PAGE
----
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Art and Lots of Money: What to know


Recent research suggests that collectibles such as wine, art, stamps, and watches can yield positive returns and also have low correlation with other asset classes.

This past week NYC hosted the Antiques Fair at the 67th street armory and the Ceramics Fair at the National Academy of Design. There were also simultaneous high end sales at Christies and Sotheby’s to coincide. The events brought out not only art collectors, but also art advisors buying for their clients, some of which were high net worth individuals (HNWI). Art advisors buy art for HNWIs to smooth out the overall return of their investment portfolios within the ups and downs of specific categories in the art/luxury markets.

However, whether adding art as another asset class is beneficial to return is still a matter of speculation. The British Rail Fund (BRF) used art in its portfolio for 25 years and made an annualized return of 11.3%, which is perfectly respectable, but was not as high as the rest of the BRF’s portfolio.

Today, the BRF does not invest in art as an asset class. Its concerns could have included the cost of storage and insurance for the art or luxury item. In addition, this category has no dividends or income like stocks and bonds. Moreover, they cannot be disposed of rapidly. They are only worth what someone will pay for them and the market can be very thinly traded. Therefore, valuing art/luxury items can be speculation more than a solid determination.

A recent research paper by RFA Campbell, however, challenges this concept. It suggests that art is worth considering as an asset class in a HNWI’s investment portfolio. She looked at art as yet another alternative asset class and treated it like real estate, commodity futures, private equity and hedge funds. Each of these can be used to broaden diversification within an investment portfolio. She focused on bear markets because it is there that the benefit of diversification is most needed. The author used data from both the Art Market Research and Mei Moses All Art Index that compare repeat sales prices of particular items at auction.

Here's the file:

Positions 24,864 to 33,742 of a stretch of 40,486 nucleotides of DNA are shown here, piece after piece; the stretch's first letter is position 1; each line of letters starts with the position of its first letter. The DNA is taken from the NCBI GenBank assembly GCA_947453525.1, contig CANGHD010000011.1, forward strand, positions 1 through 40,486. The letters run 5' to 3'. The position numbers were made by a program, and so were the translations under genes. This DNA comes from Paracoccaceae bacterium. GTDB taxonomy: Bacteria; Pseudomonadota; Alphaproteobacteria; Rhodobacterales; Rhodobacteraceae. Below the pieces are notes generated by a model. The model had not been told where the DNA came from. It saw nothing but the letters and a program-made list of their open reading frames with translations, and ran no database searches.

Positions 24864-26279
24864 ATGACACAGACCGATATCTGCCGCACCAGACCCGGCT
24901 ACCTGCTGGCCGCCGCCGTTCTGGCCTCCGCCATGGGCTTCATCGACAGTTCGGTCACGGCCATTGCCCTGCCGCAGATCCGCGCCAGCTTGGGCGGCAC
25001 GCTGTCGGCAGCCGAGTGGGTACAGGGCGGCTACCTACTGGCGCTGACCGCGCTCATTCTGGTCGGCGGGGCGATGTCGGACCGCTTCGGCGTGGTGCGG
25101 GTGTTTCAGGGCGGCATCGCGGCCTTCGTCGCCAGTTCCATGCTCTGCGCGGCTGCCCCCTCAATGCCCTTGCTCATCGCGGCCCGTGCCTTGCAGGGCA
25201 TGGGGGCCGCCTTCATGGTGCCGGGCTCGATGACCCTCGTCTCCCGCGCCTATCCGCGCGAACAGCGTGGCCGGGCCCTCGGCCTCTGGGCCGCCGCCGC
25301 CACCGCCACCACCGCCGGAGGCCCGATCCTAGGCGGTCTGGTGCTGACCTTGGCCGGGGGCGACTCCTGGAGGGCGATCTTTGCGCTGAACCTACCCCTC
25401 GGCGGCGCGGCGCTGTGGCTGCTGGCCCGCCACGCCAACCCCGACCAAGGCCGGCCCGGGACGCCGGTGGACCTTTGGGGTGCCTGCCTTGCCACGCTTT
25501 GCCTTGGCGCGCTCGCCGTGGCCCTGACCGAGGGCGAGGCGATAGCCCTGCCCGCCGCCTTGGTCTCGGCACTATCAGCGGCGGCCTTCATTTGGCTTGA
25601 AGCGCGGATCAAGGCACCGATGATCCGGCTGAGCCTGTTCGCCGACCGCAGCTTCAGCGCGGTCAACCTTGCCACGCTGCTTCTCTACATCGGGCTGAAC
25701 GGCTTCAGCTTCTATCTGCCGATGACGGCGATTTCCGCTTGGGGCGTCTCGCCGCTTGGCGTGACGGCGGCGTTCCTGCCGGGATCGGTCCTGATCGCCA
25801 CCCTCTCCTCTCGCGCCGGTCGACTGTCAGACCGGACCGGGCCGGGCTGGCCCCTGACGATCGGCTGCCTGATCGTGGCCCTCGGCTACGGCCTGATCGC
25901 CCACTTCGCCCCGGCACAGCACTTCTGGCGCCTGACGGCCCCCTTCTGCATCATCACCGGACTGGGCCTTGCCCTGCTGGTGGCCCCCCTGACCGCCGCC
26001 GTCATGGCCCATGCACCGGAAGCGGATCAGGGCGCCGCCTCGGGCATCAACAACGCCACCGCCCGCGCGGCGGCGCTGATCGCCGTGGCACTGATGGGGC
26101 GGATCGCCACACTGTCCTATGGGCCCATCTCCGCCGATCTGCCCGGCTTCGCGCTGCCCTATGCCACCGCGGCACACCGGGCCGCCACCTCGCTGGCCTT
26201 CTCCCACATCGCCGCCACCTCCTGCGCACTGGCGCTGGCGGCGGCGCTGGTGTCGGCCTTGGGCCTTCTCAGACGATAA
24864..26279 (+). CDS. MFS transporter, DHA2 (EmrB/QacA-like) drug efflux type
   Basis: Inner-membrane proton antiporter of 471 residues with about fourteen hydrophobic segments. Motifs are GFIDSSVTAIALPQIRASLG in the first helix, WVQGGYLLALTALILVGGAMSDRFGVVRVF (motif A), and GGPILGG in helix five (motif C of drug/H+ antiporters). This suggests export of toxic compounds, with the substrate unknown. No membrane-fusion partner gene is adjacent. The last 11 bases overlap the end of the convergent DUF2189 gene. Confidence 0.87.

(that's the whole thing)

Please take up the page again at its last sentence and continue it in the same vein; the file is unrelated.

She found that using a hypothetical fund (dates 1985-2006) consisting of 30% old masters, 15% European Impressionists, 15% Modern, and 40% contemporary, the average return would be 7.05% with an average annual standard deviation of 6.93. She also found low correlation with other asset classes. This lack of correlation between art and other asset classes offers attractive diversification for the HNWI. Campbell concludes: “Optimal portfolio allocations using historical returns make a case for investors to consider art as an attractive, albeit small addition to their investment strategy.”

This concept is expanded in a working paper by De Roon and colleagues entitled “Emotional Assets,” in which more than art is examined as an alternative asset class. They also include wine, stamps, watches and atlases. These were chosen because they make up more than 50% of the HNWI’s investment in the luxury sector.

The authors found that a diverse portfolio, which they termed emotional assets, could provide the investor with a positive and highly significant increase in the Sharpe ratio. The Sharpe ratio measures the risk-return profile of the investment portfolio. The authors conclude: “before advocating any investment into the emotional asset class arena we would suggest that a comprehensive study of the size of the market is undertaken for each alternative emotional asset class.” They also indicate that this is only likely to be of interest to HNWI’s for a small allocation of their portfolio.

These papers are just what HNWI’s and their art advisors are looking for. This is because a substantial proportion of this kind of client’s portfolio is often in unconventional investments. For example, a recent survey by IPI, the New York based Institute Private Investors, indicated that in 2005 their HNWI members had 40% in alternative investments versus 36% in long-only equity. This large proportion of alternatives indicates the value that the affluent families and their advisers put on this category. Art is one such alternative.

They are specifically mentioned as part of an effective diversifying strategy by Welch in his 2008 paper entitled, “Consulting to the Ultra Affluent.” In fact, he includes art advisory as one of the essential services that needs to be provided by financial advisors to their ultra wealthy clients.

Parts of this article were taken from Dr. Mueller’s recent chapter in a quantitative finance series book entitled Collectibles for the High Net Worth Investor (Elsevier, 2009).

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